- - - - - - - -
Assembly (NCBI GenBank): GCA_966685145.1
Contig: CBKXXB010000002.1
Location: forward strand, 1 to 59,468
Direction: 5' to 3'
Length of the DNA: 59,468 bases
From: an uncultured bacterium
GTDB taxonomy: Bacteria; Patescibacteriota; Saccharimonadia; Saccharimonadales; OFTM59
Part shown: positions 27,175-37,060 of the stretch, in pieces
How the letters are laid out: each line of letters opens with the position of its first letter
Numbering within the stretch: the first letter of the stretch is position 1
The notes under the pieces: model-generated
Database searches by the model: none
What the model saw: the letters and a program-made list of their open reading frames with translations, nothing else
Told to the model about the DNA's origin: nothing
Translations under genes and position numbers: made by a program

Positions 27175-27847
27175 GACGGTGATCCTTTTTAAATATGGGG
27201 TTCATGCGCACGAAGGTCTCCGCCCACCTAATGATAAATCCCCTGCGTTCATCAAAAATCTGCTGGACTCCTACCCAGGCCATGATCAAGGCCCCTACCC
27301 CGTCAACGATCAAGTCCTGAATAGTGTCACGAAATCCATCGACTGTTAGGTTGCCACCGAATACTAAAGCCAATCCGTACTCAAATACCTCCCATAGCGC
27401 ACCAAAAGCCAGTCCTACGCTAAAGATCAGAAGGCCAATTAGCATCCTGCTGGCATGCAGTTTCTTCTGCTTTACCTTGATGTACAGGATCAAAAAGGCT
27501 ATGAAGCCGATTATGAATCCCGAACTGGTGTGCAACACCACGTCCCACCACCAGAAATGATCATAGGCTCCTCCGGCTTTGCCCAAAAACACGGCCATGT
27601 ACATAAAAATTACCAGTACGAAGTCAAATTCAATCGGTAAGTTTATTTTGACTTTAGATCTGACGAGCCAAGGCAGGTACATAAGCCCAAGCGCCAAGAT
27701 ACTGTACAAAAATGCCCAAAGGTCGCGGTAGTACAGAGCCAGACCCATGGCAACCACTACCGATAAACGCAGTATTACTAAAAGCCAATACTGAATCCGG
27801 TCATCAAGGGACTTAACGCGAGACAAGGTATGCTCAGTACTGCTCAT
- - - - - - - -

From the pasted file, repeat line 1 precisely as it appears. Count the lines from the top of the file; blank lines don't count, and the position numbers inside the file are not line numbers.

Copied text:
Assembly (NCBI GenBank): GCA_966685145.1